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Five Questions for Applesauce Writer/Director Onur Tukel


Onur Tukel’s Summer of Blood was a hit of the 2014 Tribeca Film Festival, a work that saw the Brooklyn filmmaker venture from the relationship comedy drama of his previous pictures towards a sly, anarchic genre tale — in this case, a vampire story. Far from a generic riff on the genre, it contained all of Tukel’s typical emotional queasiness and edgy humor while adding quite a bit of the red stuff. With Applesauce, his latest, Dylan Baker plays the role of a man coaxed into recounting a story from his past on a radio show one day. He probably shouldn’t have. In what is said to be an inspired mixture of horror, noir and relationship drama, Applesauce essays the escalating results. The film co-stars Tukel, Trieste Kelly Dunn, Max Casella and Jennifer Prediger and premiered last night at the Tribeca Film Festival.

Filmmaker: Your film is about a man who reveals something about himself that he probably shouldn’t have. Was this scenario inspired at all by anything in your own life? What’s something you have publicly revealed that you shouldn’t have?

Tukel: Applesauce is based on an event that happened to a friend of mine in college. At the time, it was mildly traumatic for him. For years he was haunted by it. Years later, he told me that he called into a radio talk show and confessed the whole affair and that it was very cathartic for him. I’ve heard him tell the story of what happened a dozen times. I’ve told the story myself a dozen times. It’s fascinating. Last Summer, I called and asked my friend if I could make a movie about what happened. We had a long discussion about the implications of such a thing. Could it be dangerous in some way? If the parties involved were to see the movie, might it dredge up traumatic memories? Would they come seeking revenge? Is it unethical to wring comedy from a blood-soaked sponge? In the end, we thought enough time had passed that perhaps it was safe.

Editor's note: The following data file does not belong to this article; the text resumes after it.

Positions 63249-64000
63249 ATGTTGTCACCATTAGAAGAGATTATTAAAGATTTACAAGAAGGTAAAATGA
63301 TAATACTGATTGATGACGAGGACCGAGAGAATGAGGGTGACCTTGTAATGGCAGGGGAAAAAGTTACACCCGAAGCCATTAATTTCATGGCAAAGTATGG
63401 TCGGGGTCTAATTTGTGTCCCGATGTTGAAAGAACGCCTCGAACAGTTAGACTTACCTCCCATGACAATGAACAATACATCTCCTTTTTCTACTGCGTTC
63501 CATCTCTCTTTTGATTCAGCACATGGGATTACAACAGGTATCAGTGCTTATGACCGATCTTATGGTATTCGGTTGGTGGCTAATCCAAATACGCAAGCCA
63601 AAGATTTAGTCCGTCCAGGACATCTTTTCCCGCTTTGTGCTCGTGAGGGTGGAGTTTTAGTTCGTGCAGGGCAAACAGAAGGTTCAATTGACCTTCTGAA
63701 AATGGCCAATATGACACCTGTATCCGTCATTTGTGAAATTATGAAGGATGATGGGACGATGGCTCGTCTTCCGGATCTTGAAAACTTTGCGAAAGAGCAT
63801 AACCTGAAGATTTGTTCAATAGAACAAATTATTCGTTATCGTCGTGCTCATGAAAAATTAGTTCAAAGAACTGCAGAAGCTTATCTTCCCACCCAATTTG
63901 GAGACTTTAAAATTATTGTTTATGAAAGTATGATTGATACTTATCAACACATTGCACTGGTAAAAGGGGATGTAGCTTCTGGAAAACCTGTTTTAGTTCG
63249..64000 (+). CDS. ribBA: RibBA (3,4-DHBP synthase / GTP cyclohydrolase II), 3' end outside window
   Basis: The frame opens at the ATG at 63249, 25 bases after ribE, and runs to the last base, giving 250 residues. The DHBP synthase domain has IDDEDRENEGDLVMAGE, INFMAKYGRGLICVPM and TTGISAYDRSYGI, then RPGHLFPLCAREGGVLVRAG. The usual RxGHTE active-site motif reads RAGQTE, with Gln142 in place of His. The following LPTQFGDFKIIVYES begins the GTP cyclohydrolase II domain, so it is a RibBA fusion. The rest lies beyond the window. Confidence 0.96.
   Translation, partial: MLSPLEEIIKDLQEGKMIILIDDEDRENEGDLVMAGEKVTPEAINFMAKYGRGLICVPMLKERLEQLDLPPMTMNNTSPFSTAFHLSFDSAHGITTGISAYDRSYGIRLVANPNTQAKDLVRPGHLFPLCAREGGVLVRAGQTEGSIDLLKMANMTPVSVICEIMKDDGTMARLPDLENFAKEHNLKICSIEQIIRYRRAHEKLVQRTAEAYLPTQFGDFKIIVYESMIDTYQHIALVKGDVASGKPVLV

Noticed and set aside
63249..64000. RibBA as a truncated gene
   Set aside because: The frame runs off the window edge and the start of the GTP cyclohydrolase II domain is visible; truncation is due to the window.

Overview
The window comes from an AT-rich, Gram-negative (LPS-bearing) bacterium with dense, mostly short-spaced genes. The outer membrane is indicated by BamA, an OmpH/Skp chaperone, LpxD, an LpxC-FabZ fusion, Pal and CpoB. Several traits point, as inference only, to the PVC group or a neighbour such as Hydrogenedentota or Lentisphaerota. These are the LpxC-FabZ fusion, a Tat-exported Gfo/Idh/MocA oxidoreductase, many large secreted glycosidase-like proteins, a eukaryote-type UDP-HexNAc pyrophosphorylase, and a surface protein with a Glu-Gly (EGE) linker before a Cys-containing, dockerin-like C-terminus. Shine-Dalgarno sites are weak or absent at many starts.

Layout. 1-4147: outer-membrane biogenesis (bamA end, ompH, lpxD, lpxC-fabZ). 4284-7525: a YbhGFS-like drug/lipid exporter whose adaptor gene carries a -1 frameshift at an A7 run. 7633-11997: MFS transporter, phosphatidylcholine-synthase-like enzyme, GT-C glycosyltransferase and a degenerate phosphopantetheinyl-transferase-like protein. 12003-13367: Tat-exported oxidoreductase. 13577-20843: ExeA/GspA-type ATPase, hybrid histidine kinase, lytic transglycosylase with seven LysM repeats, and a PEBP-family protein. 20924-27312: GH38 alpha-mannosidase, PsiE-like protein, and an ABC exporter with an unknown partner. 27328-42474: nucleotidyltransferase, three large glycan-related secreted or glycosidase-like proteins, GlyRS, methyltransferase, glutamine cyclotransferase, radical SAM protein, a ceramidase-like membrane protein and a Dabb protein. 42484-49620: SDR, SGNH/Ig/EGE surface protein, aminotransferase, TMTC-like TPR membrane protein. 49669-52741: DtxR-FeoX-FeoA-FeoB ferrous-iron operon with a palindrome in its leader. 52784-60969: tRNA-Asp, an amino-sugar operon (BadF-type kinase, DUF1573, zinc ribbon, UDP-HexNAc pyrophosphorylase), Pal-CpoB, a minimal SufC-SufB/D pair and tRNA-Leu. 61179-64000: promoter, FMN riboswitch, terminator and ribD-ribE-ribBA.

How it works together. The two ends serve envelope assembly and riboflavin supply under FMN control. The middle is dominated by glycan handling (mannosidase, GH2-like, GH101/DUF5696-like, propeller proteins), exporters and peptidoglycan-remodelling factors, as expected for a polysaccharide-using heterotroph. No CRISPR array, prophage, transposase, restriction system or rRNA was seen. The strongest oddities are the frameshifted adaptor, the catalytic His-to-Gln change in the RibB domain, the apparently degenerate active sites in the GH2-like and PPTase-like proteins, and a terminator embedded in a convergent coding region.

The movie asks the question, “What’s the worst thing you’ve ever done?” I’ve done lots that I’m ashamed of. I graduated college in 1995. If cell phone video existed back then, I’d probably be living in a cave somewhere, ashamed to show my face. But I reveal embarrassing things about myself constantly through my films. My movies are based on my own fears, beliefs and experiences. When Les (Max Casella) reveals the worst thing he’s ever done, that’s based on something from my past.

Filmmaker: Like Summer of Blood, Applesauce has elements of relationship drama as well as genre storytelling. What’s your approach to balancing these elements? Do you want your films to live comfortably in more genre worlds, or to set themselves apart?